Dealing With Identity Information (NSW)
In NSW dealing with identity information is an offence which is committed when a person possesses, makes, uses or otherwise deals with the identity information of another person, with the intention of committing an offence such as fraud. The offence of dealing with identity information carries a maximum penalty of 10 years imprisonment.
Deal in identification is defined in Section 192I of the Crimes Act 1900 and includes making, supplying or using any such information. Identification information means information relating to a person (whether living or dead, real or fictitious, or an individual or body corporate) that is capable of being used (whether alone or in conjunction with other information) to identify or purportedly identify the person, and includes the following:
- a name or address;
- a date or place of birth, marital status, relative’s identity or similar information;
- a driver licence or driver licence number,
- a passport or passport number,
- biometric data,
- a voice print,
- a credit or debit card, its number or data stored or encrypted on it,
- a financial account number, user name or password,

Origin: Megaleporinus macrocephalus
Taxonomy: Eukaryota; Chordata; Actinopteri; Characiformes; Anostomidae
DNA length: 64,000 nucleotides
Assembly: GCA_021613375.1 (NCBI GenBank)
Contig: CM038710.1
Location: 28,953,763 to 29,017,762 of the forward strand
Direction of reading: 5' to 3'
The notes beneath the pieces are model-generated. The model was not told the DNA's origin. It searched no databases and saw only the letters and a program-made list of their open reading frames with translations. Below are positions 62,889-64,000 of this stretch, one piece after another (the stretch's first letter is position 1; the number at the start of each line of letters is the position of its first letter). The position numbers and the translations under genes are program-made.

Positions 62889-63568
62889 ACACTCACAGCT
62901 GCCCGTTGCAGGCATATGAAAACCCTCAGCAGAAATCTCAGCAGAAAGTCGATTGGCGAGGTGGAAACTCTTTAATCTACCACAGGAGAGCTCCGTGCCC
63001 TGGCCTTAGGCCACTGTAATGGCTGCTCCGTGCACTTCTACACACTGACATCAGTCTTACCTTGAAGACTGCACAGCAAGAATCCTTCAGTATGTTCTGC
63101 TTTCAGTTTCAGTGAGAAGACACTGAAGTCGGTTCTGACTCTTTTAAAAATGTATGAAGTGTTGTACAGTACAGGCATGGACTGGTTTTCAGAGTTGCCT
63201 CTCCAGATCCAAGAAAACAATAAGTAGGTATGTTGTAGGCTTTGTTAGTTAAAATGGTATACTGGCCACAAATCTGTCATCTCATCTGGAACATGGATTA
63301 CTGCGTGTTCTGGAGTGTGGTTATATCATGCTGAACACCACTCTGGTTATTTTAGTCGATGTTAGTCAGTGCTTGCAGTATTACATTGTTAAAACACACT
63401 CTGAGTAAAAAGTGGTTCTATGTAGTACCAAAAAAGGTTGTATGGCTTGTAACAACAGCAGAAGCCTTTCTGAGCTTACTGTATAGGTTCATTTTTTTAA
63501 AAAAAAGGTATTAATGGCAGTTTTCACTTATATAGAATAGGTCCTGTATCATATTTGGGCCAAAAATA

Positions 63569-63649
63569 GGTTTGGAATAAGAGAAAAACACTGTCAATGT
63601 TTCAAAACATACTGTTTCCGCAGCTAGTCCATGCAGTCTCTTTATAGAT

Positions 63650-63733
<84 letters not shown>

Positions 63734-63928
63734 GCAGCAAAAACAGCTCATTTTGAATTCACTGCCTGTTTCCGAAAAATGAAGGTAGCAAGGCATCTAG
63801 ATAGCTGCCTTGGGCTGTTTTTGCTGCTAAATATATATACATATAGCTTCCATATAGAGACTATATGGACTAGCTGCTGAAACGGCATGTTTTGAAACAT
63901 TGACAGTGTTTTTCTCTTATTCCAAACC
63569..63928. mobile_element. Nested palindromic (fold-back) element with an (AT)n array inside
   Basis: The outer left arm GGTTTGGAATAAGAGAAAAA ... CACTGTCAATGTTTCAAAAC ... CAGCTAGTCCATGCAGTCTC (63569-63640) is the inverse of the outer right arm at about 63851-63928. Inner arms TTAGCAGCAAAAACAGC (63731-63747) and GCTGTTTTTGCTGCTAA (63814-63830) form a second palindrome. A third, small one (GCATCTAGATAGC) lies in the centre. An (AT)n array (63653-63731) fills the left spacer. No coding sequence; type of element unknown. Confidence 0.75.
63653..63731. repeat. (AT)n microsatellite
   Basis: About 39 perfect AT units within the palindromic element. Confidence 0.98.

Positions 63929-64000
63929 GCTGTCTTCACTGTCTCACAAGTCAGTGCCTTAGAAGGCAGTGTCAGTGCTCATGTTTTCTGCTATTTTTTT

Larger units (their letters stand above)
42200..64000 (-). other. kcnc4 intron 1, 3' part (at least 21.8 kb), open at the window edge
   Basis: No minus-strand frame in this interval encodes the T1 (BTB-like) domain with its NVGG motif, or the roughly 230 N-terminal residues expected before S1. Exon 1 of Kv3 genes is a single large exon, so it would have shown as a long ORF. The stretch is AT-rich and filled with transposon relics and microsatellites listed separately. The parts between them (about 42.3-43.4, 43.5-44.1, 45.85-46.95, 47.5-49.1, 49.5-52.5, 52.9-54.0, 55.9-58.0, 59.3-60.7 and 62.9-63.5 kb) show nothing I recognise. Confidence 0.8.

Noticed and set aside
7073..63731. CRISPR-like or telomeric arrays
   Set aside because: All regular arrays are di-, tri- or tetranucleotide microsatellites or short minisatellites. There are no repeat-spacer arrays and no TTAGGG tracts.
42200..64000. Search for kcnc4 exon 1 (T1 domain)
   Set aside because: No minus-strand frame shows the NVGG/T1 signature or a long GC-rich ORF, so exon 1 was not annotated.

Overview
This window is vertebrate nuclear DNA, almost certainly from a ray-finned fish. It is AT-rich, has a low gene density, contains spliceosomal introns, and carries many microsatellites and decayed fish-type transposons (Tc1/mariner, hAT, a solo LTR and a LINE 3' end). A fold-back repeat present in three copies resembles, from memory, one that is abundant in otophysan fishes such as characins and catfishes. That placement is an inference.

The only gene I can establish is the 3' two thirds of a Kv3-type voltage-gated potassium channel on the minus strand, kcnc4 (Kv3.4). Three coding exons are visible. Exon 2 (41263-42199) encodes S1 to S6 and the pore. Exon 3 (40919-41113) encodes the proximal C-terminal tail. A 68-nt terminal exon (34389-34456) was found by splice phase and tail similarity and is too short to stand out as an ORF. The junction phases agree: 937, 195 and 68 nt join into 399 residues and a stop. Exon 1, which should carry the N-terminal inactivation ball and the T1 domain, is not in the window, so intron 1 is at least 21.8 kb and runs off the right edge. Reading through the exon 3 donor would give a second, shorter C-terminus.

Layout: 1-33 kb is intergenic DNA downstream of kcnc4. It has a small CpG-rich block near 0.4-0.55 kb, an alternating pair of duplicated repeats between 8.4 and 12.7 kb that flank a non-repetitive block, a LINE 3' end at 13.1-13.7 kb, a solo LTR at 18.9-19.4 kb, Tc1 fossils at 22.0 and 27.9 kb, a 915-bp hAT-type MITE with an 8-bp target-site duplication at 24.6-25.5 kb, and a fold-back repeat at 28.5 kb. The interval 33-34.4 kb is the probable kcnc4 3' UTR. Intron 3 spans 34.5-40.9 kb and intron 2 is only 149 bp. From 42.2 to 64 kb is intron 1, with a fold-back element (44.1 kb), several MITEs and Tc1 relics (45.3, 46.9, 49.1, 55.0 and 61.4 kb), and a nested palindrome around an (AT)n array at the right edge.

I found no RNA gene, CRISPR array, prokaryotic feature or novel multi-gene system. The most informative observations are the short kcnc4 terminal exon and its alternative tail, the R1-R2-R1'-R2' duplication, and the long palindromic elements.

- a digital signature,
- a series of numbers or letters (or both) intended for use as a means of personal identification,
- an ABN.
The Offence Of Dealing With Identity Information
The offence of dealing with identity information is contained in Section 192J of the Crimes Act 1900 (NSW) which states that a person who deals in identification with the intention of committing, or of facilitating the commission of an indictable offence is guilty of an offence.
What Actions Constitute Dealing With Identity Information?
The following actions may give rise to a charge:
- Copying someone’s passport for the intention of obtaining a loan in that person’s name;
- Selling false proof of age documents to minors.
What The Police Must Prove
To convict a person of dealing with identity information the police must prove that:
- the accused dealt with identification information; and
- did so with the intention to commit an indictable offence or facilitate the commission of an indictable offence.
It is possible to defend this charge by:
- arguing that you did not deal with identification information;
- arguing that you had a legitimate reason for dealing with identification information;
- arguing that you did not have the intention to commit an indictable offence or facilitate the commission of an indictable offence.
What Court Will Hear Your Matter?
Dealing with identity information is an indictable offence and will be finalised in the Local Court unless an election is made for the matter to be finalised in the District Court. .
If you require any legal advice in relation to dealing with identity information or any other legal matter, call Armstrong Legal on 1300 038 223 or send us an email.